UK Financial Regulators Release Framework for Stablecoin Regulation

Stablecoins are a potential danger to financial stability, thus the Bank of England aims to monitor those that are widely used.

Bank of England (BOE) and Financial Conduct Authority (FCA) proposals followed wider U.K. government measures for crypto sector oversight released last week.

The BOE has said that the discussion papers are “an exploratory phase in developing the new regime,” and that after receiving comments from stakeholders on these ideas, regulators would proceed to consult on its final regulations.

The FCA will be in charge of the whole cryptocurrency industry, but the central bank has warned it would regulate “systemic stablecoins” that have a large enough circulation to threaten financial stability.

Stablecoin regulation has been accelerated globally, with the European Union and Japan recently concluding regimes in response to proposals by large technology corporations like Facebook (now Meta) and PayPal to issue stablecoins.

In June, the U.K. successfully included stablecoins inside the purview of the country’s payments law, a key step toward the country’s goal of becoming a crypto powerhouse. Stablecoins backed by fiat currencies may anticipate legislative support early in 2024.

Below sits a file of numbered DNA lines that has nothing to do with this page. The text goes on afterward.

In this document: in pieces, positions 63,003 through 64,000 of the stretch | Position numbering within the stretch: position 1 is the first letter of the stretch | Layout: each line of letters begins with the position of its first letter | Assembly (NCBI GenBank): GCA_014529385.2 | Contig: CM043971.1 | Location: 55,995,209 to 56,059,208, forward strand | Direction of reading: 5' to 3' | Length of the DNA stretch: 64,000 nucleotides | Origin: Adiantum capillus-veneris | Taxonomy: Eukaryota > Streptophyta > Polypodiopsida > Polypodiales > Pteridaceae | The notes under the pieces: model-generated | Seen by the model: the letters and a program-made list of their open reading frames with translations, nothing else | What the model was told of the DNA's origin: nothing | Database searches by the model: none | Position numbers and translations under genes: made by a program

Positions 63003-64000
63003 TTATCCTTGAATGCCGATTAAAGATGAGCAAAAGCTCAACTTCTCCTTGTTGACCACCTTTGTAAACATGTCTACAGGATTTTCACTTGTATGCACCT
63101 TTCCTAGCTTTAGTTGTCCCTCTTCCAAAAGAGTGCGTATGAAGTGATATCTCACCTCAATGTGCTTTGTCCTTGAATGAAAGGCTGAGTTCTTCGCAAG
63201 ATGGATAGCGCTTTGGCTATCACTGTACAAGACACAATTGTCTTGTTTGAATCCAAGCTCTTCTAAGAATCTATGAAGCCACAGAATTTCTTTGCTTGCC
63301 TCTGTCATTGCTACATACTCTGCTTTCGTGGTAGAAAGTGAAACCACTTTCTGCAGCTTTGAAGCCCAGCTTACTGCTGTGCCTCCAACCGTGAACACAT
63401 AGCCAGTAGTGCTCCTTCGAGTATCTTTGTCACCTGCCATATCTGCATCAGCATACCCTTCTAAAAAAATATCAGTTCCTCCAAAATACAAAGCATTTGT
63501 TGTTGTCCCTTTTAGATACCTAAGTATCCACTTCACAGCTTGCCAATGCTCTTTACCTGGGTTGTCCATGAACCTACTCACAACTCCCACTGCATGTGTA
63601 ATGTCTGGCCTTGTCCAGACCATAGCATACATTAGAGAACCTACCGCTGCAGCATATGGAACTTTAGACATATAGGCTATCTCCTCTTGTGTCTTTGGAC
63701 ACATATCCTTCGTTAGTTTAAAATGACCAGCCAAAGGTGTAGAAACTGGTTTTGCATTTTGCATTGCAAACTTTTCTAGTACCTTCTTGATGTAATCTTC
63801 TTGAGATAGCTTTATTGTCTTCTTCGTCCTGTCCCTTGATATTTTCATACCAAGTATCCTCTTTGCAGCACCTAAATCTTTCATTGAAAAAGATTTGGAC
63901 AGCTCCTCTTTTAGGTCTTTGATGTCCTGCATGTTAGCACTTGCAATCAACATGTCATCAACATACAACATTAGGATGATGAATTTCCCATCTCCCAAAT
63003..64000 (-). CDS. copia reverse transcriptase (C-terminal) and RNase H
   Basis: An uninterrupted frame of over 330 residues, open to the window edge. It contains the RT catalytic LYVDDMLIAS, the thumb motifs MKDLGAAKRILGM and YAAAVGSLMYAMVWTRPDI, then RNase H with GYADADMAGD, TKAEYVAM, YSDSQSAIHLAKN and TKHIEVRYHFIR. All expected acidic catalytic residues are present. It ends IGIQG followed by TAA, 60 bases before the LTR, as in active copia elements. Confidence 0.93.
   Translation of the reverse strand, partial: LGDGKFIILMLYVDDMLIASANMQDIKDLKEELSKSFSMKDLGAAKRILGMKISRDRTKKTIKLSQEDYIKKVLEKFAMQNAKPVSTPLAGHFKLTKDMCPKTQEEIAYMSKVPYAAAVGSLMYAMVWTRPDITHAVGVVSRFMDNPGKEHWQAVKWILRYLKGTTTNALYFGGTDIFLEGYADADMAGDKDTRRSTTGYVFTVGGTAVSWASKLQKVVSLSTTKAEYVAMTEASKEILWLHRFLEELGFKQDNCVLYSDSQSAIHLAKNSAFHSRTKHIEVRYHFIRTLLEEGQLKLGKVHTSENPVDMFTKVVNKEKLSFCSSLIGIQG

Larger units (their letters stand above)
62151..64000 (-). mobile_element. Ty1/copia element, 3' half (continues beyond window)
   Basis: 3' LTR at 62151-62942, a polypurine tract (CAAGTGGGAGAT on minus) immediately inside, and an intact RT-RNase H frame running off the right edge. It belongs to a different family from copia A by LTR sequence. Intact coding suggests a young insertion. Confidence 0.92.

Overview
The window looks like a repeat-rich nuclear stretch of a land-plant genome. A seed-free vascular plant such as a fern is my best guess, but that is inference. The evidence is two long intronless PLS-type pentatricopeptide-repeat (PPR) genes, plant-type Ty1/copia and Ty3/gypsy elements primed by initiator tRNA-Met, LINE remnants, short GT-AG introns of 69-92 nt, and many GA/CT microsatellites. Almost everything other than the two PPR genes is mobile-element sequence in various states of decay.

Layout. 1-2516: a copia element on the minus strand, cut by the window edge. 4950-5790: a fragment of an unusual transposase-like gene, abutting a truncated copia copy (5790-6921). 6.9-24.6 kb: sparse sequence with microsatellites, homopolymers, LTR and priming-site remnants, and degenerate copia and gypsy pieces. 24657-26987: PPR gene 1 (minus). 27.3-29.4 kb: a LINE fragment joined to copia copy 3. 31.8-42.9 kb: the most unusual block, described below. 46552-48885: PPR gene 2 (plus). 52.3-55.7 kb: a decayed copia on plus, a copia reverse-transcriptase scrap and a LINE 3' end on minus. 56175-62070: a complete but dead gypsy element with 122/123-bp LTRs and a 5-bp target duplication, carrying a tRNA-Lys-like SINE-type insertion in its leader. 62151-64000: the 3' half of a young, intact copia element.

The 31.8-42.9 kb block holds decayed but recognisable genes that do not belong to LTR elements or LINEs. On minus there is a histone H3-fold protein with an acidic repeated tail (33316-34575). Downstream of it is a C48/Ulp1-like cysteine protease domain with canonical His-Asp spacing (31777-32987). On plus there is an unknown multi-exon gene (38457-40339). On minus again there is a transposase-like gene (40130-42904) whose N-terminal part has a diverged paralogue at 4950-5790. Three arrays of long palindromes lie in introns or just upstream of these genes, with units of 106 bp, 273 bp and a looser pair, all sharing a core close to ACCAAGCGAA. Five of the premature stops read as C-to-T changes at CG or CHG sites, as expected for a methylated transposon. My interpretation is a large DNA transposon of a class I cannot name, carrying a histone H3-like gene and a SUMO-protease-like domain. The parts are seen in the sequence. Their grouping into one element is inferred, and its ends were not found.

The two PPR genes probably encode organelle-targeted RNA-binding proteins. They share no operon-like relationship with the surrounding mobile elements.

According to a news release, the BOE aims to prioritize pound-backed stablecoins since it expects them to be extensively utilized for making transactions.

Along with a letter to deposit-takers from the UK’s Prudential Regulations Authority (PRA), the BOE report was released on Monday.

In the letter, the PRA made clear that the safeguards afforded to conventional deposit takers are different from those afforded to users of stablecoins, and that the PRA expects lenders in the nation to limit risks “of contagion.”

There will be less of a chance of contagion with stablecoins used in Bank-controlled payment systems than with e-money or other stablecoins that are managed by the FCA, the letter said.

Also Read: Bitfinex Has A Small Security Problem After A Hack Into Customer Support